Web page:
Part 1 includes:
Laura Steenberge – The Chant Etudes
Michael Winter – for Sol LeWitt
John Lely – All About the Piano
Jürg Frey – Circular Music No. 6
Tim Parkinson – No.4 (2016) & No.5 (2016)

Part 2 includes:
Laura Steenberge – The Chant Etudes
Michael Winter – tergiversate
John Lely – The Harmonics of Real Strings
Michael Winter – for Sol LeWitt
Christian Wolff – Another
 

February 2016 – upcoming gigs – a classical sweep: Britten Sinfonia tour Debussy, Donatoni, Takemitsu, Jolivet and a Daníel Bjarnason premiere; the Hermes Experiment go audio-visual with Bennett, Kate Whitley, Soosan Lolavar, Ed Scolding and Giles Swayne; Busch Piano Trio play Brahms, Schubert and Loevendie; the latest of Susanne Kessel’s ‘250 Piano Pieces For Beethoven’ project brings premieres by Mike Garson, Ivo van Emmerik, Robert HP Platz, Claudio Puntin, Markus Reuter, Klaus Runze, Mateo Soto and Knut Vaage.

11 Feb

Some news on upcoming classical-and-related gigs spanning from Southampton to London to Cambridge to Norwich, and over to Bonn in Germany…

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The Hermes Experiment - 'Sonic Visions' @ The Forge, 16th February 2016

The Hermes Experiment presents: Sonic Visions
The Forge, 3-7 Delancey Street, Camden Town, London, NW1 7NL, England
Tuesday 16th February 2016, 8:00 pm
more information

“Described as “barmy but brilliant” by ‘Classical Music Magazine’ (and winners of both Park Lane Group Young Artists 2015/16 and of Nonclassical’s Battle of the Bands 2014), The Hermes Experiment is an ensemble of four young professional musicians who are passionate about contemporary and experimental music, and thus inspired to create something innovative and unique. Capitalising on their deliberately idiosyncratic combination of instruments, the ensemble regularly commissions new works, as well as creating their own innovative arrangements and venturing into live free improvisation.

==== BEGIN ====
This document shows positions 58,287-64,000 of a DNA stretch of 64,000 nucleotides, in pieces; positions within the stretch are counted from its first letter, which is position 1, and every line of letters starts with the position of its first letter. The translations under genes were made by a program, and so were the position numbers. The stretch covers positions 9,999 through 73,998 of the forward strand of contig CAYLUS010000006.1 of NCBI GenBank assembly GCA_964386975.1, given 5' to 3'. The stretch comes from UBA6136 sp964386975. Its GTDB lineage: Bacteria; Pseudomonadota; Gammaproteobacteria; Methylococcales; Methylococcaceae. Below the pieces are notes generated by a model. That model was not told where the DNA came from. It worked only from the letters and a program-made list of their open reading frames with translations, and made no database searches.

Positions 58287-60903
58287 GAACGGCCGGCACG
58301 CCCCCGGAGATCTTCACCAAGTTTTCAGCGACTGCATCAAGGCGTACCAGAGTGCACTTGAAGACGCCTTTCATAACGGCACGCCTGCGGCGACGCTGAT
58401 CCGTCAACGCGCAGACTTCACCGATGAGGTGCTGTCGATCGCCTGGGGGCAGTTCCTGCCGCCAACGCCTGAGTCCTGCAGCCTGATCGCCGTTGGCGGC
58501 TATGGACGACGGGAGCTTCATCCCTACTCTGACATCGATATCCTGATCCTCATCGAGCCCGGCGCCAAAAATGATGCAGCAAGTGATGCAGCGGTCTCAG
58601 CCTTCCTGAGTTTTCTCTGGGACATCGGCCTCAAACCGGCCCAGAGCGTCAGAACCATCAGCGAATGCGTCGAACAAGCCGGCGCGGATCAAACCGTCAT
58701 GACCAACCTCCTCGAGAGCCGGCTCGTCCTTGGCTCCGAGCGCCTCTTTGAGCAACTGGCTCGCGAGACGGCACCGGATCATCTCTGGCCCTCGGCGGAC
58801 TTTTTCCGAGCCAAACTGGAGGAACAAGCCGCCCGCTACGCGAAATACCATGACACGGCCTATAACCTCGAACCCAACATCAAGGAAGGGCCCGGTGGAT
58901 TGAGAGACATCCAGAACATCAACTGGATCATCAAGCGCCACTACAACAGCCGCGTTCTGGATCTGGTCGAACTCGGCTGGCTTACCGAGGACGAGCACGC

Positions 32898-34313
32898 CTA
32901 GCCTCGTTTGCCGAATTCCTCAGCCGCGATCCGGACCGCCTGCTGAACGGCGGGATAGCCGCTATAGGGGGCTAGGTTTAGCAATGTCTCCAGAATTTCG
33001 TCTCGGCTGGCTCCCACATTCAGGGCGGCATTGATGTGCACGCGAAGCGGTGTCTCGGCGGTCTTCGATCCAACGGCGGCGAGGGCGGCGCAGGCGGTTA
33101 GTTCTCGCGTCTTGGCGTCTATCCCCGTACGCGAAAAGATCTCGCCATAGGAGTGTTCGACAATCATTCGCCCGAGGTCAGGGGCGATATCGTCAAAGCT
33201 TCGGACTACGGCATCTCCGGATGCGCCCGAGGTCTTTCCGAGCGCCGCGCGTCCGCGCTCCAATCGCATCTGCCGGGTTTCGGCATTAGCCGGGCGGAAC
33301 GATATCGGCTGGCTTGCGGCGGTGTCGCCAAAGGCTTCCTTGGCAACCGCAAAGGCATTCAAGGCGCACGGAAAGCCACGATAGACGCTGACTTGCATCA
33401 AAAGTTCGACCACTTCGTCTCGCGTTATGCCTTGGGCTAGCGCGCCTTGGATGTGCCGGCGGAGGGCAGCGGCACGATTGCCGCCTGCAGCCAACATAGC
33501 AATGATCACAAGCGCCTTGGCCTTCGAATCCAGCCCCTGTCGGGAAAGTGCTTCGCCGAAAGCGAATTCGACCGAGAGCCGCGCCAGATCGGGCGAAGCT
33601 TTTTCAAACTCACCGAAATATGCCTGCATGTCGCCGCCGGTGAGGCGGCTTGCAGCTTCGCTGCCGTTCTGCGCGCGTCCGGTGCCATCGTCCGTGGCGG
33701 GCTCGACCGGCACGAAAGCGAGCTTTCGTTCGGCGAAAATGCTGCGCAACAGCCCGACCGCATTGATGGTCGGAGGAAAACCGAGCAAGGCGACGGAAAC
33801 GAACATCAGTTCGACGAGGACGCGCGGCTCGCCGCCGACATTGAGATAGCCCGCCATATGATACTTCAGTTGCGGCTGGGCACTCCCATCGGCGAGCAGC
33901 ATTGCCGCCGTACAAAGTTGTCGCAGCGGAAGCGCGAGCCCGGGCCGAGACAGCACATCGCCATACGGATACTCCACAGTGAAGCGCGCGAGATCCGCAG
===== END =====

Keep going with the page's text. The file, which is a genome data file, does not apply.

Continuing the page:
The ensemble has established itself on the London contemporary classical scene with regular performances across the city for organisations including Nonclassical, Kammerklang, Listenpony and Bastard Assignments. Other highlights have included being selected to perform at the 2014 UK Young Artists Festival in Leicester, and giving a concert at Aubazine Abbey in France as part of the L’Aura des Arts festival. The Hermes Experiment is also dedicated to the value of contemporary music in education and community contexts, having taken part in the Wigmore Hall Learning’s ‘Chamber Tots’ and ‘For Crying Out Loud’ 2014/15 schemes.

So far, The Hermes Experiment has commissioned new work from thirty-one composers at various stages of their careers (including Giles Swayne, Stevie Wishart and Misha Mullov-Abbado). The ensemble also strives to create a platform for cross-disciplinary collaboration and has recently created a ‘musical exhibition’ with photographer Thurstan Redding.

The Sonic Visions show will explore ways in which aural experiences have been influenced by visual stimuli. The programme is led by new commissions that respond to a visual element, as interpreted by composers Kate Whitley and Soosan Lolavar; plus a new piece devised in collaboration with Giles Swayne based on a graphic score, and the premiere of an animation by Izabela Barszcz based on Ed Scolding‘s ‘Black Sea’. The Hermes Experiment will also be interpreting three other new graphic scores, devised by Deborah Pritchard, Andy Ingamells and Eloise Gynn as part of a competition linked to the event. The programme will be completed by arrangements that explore three very varied composers/songwriters that have been inspired by the world of visual art: Claude Debussy, Richard Rodney Bennett and Don McLean. This concert is supported by the Britten-Pears Foundation and the Hinrichsen Foundation.

Programme:

Kate Whitley – My Hands (setting of a poem by Nadine Tunasi – world premiere)
Soosan Lolavar – Mah Didam (world premiere)
Ed Scolding – Black Sea (with new animation by Izabela Barszcz)
Claude Debussy – Mandoline and Fantoche
Richard Rodney Bennett – Slow Foxtrot (from ‘A History of Thé Dansant’)
Don McLean – Vincent (new arrangement by The Hermes Experiment)
New semi-improvised piece by Giles Swayne & The Hermes Experiment
New graphic scores by Deborah Pritchard, Andy Ingamells and Eloise Gynn

Performers:

Oliver Pashley – clarinet
Anne Denholm – harp
Marianne Schofield – double bass
Héloïse Werner – soprano/co-director

Supported by